Even while the First World War was raging, Britain and France discussed among themselves how they would carve up the Ottoman Empire once the war was won. The resulting Sykes-Picot Agreement was never put into effect, but it did provide a blue-print for future agreements in the Middle East.
It also proved the lie to British promises of independence made to the Arab peoples, should they rise up and help the British drive out the Ottomans from Palestine – an area that comprised modern Israel, the West Bank, the Gaza strip and Jordan.
To further muddy the waters, not long afterwards, the foreign secretary, Arthur Balfour, issued his famous declaration. In it, he promised “the establishment in Palestine of a national home for the Jewish people”, but crucially, without prejudice to “the civil and religious rights of existing non-Jewish communities”.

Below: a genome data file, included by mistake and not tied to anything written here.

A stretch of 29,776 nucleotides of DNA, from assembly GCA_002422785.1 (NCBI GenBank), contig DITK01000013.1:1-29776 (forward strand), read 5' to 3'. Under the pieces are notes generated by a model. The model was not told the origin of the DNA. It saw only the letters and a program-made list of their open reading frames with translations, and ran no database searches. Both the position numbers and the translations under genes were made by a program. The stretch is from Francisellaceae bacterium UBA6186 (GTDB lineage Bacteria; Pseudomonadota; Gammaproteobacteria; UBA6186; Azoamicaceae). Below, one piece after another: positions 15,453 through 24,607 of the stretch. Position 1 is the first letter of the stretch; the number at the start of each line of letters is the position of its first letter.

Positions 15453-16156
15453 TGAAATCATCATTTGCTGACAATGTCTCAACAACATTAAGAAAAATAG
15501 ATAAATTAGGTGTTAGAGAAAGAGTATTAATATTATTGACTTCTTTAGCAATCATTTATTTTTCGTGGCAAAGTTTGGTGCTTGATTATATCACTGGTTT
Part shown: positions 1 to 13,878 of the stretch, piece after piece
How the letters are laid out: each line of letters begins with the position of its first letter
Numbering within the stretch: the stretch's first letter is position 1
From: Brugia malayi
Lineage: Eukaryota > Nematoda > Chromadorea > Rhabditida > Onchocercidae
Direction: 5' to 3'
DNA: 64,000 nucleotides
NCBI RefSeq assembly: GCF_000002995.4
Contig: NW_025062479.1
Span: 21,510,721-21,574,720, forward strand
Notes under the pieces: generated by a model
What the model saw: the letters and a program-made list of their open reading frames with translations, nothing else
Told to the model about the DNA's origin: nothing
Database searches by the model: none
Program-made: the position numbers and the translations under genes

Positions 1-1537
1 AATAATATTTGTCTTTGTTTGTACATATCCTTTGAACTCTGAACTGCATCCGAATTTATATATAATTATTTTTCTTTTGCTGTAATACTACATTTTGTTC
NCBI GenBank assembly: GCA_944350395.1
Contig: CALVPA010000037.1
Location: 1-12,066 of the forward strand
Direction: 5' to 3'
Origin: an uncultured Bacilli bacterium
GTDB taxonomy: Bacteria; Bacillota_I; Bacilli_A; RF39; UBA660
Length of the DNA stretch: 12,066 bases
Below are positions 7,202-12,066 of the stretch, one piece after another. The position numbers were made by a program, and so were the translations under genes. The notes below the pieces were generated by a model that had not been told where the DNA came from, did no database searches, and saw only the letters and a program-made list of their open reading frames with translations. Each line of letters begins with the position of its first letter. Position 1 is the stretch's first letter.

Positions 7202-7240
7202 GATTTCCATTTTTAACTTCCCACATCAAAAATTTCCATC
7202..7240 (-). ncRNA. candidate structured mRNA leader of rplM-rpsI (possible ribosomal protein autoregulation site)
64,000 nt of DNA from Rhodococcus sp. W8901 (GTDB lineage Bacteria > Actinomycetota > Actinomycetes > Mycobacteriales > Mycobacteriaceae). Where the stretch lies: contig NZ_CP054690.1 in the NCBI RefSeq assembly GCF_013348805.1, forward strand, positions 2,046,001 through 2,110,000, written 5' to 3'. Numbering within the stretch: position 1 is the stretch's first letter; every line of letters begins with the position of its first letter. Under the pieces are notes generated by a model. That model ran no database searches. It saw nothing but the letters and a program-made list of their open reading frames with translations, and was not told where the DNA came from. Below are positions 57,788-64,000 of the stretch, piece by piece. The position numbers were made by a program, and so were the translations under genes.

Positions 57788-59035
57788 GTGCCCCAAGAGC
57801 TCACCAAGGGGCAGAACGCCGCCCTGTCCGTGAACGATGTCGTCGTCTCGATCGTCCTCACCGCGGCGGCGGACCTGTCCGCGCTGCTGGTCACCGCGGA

In other words, it was a fudge to please everybody, but one that would ultimately please nobody. But it was made with the intent of securing Britain’s economic interests in the area – namely oil and the Suez Canal, a vital conduit to India – as well as of coaxing the United States into entering the war.
When the war ended in 1918, Britain was already in possession of Jerusalem. The British Army had entered the holy city the previous December, making good Sir Edmund Allenby’s promise to Prime Minister Lloyd George to deliver Jerusalem to the British people “as a Christmas present”.
The Balfour Declaration, with all its faults, was added to the British mandate to govern Palestine, receiving the nod from the League of Nations in 1922. On 29 September the following year, the mandate came into effect.
The British mandate lasted for over 30 years until the creation of Israel in 1948. During that time, tensions between the Jewish and Arab populations simmered away, with the violence continuing into the Israeli era and up to the present day.
Also on this day
On this day in 1829, the first of London’s ‘Peelers’ hit the streets as the Metropolitan Police Force began its patrols. Read more here.